“A steep but quick run up Colorado's second highest peak.”
— Tyler Prince
Fall Colors · River/Creek · Views · Waterfall · Wildlife
This trailhead is generally closed in the winter, with the closest parking 8 miles below.
Note: Even though land management says dogs are to be leashed, you'll see many dogs and few leashes.
This steep route allows runners to cut 5 miles and many hours off of a Mt. Massive summit. While nontechnical, the Southwest Slopes route is without a doubt one of the steepest class 1 routes up any Colorado mountain.
Need to Know
While an easy 14er, this is still a long run. Be ready to spend the better part of the day on the mountain, and bring plenty of water. During monsoon season, make sure you're off the summit by noon at the latest. With a solid 2 miles above treeline, it's a long way to cover if you get stuck in a storm.
Average hikers should allow about 6 hrs. round trip.
While the trail is largely free of rocks and routes, this trail's steep grade makes running quite a challenge. Not for the faint-of-heart. Fast trail runners should expect 3 hrs round trip.
Using any 2WD car, drive south on 24 out of Leadville. Just as you're leaving town, turn right onto WB Colorado 300. Drive 0.8 miles and turn left onto County Road 11; there should be signs for Halfmoon Creek. In another 1.2 miles turn right onto a dirt road, following signs to Halfmoon Creek. This TH is accessible to any car, but the dirt road does have some potholes and sharp turns, so pay attention! Pass the North Mt. Elbert
Trailhead in about 5 miles and continue onwards. Pass the Mt. Massive Trail
on the right in another 0.3 miles. From here, a 2WD car might suffice, but 4WD or at least high clearance is recommended. Drive 2 miles on a narrow, bumpy road before coming to a junction with 110J. Stay straight, and drive another 0.5 miles up steep road before coming to a small trailhead on the right.
Start up North Halfmoon Lakes Trail
on an excellent, gradual trail with few rocks or roots. In about 1.5 miles weave along the creek to your left and through some willows before coming to a junction with the Mt. Massive/North Halfmoon Trail. Turn right and run up some steep rocks and out of the trees at 11,300 ft.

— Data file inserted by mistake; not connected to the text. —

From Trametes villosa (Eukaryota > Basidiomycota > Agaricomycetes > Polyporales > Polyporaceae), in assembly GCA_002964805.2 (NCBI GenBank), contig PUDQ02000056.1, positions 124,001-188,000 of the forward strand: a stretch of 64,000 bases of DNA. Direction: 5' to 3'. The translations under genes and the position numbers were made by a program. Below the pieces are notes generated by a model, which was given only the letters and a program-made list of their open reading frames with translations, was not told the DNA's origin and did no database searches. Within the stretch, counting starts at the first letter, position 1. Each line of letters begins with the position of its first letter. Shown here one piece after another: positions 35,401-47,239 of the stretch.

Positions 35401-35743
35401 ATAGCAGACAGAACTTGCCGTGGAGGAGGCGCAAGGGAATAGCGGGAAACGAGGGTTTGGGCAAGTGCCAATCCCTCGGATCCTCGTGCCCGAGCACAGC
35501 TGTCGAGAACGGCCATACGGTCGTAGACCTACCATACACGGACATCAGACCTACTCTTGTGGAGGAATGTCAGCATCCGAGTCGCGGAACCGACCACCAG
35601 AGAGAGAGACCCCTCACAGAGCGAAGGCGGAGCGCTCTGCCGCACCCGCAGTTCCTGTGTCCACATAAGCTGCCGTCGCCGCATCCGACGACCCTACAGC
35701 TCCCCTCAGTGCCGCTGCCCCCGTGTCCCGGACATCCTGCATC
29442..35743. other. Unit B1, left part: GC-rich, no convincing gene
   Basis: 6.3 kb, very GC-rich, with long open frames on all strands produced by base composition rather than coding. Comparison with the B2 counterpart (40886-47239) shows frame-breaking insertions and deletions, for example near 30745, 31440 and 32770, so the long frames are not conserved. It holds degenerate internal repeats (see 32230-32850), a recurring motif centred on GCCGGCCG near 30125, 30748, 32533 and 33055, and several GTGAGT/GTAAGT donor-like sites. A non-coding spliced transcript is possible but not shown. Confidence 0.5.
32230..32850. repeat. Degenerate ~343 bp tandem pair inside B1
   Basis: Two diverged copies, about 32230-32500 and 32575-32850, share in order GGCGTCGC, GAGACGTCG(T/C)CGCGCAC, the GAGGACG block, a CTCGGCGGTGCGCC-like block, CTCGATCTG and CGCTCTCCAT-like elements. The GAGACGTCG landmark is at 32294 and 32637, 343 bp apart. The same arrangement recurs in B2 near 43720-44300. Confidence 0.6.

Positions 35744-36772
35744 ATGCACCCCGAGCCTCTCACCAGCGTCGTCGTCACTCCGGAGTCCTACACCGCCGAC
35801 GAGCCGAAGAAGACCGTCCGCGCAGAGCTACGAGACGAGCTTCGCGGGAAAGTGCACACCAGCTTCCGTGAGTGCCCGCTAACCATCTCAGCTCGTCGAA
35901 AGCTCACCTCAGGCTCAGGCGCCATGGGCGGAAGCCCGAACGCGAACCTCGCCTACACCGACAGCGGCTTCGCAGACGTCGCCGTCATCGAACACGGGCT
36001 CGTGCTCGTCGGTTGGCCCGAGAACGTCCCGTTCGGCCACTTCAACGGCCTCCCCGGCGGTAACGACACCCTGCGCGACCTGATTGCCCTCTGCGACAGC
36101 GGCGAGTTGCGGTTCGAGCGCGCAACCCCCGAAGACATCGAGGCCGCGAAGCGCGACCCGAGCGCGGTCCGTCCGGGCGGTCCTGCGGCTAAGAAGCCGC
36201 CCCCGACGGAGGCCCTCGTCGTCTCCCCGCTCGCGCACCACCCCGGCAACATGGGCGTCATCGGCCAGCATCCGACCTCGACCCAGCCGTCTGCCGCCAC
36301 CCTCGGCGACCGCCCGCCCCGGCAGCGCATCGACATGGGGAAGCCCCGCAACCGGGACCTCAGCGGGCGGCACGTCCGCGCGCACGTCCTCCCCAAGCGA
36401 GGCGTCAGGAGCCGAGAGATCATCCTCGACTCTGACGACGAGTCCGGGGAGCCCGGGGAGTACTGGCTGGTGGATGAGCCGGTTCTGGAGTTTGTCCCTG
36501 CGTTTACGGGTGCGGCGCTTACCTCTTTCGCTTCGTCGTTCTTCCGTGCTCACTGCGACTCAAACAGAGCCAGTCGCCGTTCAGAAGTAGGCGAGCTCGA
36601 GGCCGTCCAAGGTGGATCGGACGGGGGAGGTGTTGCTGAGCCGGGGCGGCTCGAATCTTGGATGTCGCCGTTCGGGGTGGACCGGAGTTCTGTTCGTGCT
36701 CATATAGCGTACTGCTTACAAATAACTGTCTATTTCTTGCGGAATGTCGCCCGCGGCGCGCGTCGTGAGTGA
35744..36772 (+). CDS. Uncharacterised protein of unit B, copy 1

Head to the right through the boulder field and continue up a steep but excellent dirt trail, coming to a second boulder field around 11,700 ft. The trail here becomes harder to follow. Again, stay to the right, this time exiting at about 12,000 ft. Turn left around a large rock pile at 12,300, continuing up excellent trail. At 12,900 ft the grade becomes extremely steep as you continue along a set of switchbacks.
From here the trail becomes rocky as well. Stay to the left to avoid climbing one of Massive's offshoot summits instead of its highest point. Come to a notch at 14,000 ft, staying just to the right of the rocks making up the summit ridge. Continue up Mt. Massive Trail
along the rocky ridge, traversing the various points and false summits of the massif. After a short class 2+ scramble along an obvious summit ridge, the incline flattens out. Walk along a rocky path until you finally reach the summit. Your last 0.5 miles will be above 14,000 ft.
Many runners may feel they're cheating unless they also summit South Massive, North Massive, and Massive Green. This makes for a long day, so if you're one of these gluttons for punishment, be prepared!
Flora & Fauna
Upon breaking through coniferous forest you'll find yourself among wildflowers, pika, and overly friendly marmots.
History & Background
Mt. Massive, the second highest peak in Colorado, also has the most summits of any 14er. The "Massive Massif" boasts underlying summits South Massive, North Massive, and Massive Green. It has more area above 14,000 ft than any other Colorado 14er, second only to Mt. Rainier in the lower 48 states.
During the Great Depression some rather zealous surveyors got into it over whether Mt. Massive or Mt. Elbert
was the highest peak in the state. This led Mt. Massive supporters to start building tall cairns on the summit, only for Mt. Elbert
proponents to promptly demolish them.